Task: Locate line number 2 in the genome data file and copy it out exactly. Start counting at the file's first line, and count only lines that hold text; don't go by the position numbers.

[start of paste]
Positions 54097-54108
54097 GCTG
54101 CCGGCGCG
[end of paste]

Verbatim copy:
54097 GCTG